Start today. Get to know the people and places you don't know. Subscribing to someone's expat blog is a good first step, and it's absolutely free. Scroll down and look for "blogroll" in the right sidebar, and you'll find a sample of some blogs to get started!

March 23, 2015

Going to the Gym in South Africa

I just came across another Johannesburg-based expat blog I'd never heard about before. It's called Johnny Africa and authored by someone who, like me, has spent some time in South Africa and since then returned to the U.S. But there the similarity ends. It looks like whereas I was constantly going places with four kids in tow, he was more or less free to roam the continent at a breathtaking pace, collecting the most envy-inducing pictures along the way. Go ahead and check it out, it's well worth it for all the travel tips alone.

His blog also has a great "Guide to Joburg" section which I think all Joburg-bound expats should check out. I'm working my way through it and found a post about going to the gym, and that made me realize that I never wrote about South African gyms at all.

The reason I didn't tell  you about gyms is that, ahem, I didn't go to any in South Africa. I was too busy living the expat wife life sipping cocktails in my chaise by the pool, I suppose. Actually, I'm just not a gym-goer, no matter where. The closest I got to going to the gym was when I signed Impatience up for winter swim lessons at Virgin Active in the Broadacres Shopping Centre and passed the time for her to be done by ordering a milkshake. I couldn't wait for winter to be over so she could swim outdoors again, as it should be!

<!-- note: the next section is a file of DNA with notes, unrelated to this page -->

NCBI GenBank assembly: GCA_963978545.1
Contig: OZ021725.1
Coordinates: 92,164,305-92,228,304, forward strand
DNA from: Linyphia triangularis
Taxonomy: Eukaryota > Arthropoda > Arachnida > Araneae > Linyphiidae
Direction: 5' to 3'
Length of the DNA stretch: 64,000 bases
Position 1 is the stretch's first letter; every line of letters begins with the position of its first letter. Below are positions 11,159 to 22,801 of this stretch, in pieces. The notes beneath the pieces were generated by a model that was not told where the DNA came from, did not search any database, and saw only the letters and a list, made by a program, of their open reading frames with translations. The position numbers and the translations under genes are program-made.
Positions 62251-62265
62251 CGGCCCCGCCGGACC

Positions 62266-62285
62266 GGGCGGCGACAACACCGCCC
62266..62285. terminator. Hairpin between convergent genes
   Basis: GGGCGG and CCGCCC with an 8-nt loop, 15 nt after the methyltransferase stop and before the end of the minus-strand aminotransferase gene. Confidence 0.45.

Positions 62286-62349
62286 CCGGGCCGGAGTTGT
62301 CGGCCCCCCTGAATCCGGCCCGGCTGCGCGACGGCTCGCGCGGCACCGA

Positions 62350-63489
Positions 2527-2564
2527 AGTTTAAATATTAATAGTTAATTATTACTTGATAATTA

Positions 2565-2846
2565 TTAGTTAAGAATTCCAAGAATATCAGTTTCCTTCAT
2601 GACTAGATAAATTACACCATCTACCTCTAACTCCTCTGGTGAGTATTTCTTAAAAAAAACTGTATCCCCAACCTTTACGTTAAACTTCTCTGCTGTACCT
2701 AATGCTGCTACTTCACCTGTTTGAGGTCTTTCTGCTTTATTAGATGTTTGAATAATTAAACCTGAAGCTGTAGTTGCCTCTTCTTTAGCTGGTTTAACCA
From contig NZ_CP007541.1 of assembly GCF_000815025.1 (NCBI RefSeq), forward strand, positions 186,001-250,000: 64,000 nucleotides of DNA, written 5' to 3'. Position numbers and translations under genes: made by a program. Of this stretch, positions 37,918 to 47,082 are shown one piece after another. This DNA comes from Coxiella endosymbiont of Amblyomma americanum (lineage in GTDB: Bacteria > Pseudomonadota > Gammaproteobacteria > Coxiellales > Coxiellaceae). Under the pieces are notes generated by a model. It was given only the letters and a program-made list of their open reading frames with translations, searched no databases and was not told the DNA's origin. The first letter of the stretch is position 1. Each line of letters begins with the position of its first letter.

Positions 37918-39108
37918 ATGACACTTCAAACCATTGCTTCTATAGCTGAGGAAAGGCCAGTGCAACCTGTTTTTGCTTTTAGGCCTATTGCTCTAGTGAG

But I can (and did) tell you all about boot camps in South Africa. You can check out the story about Gillian Sieling's Way to Wellness boot camp right here. I don't know if it's still offered at Dainfern College, but if it is and you live anywhere near it, go check it out. Just the location is beautiful (if you discount the fact that that thing spanning the valley overhead is actually a shitpipe).

Speaking of Dainfern College and the area around it, there are all sorts of sports option for you and your kids there, if, like me, you are adverse to gyms. There are private tennis and cricket instructors who use the school grounds for lessons, there is a soccer club and dance and/or ballet lessons offered at the Pavillion in Dainfern Estate, there are several horse riding stables scattered around the American School (one of them being Shumbashaba which as I've mentioned in From the Horse's Mouth is also an excellent place for volunteering), and there is the Junxion Centre just down the road toward Diepsloot where you can sign your kids up for gymnastics lessons or the Brazilian Soccer School. There are also a number of people offering Pilates instruction out of their homes (if interested, contact me, and I can set you up with a friend of mine). And, of course, if you really want some exercise, train for and compete in the 94.7 Cycle Challenge!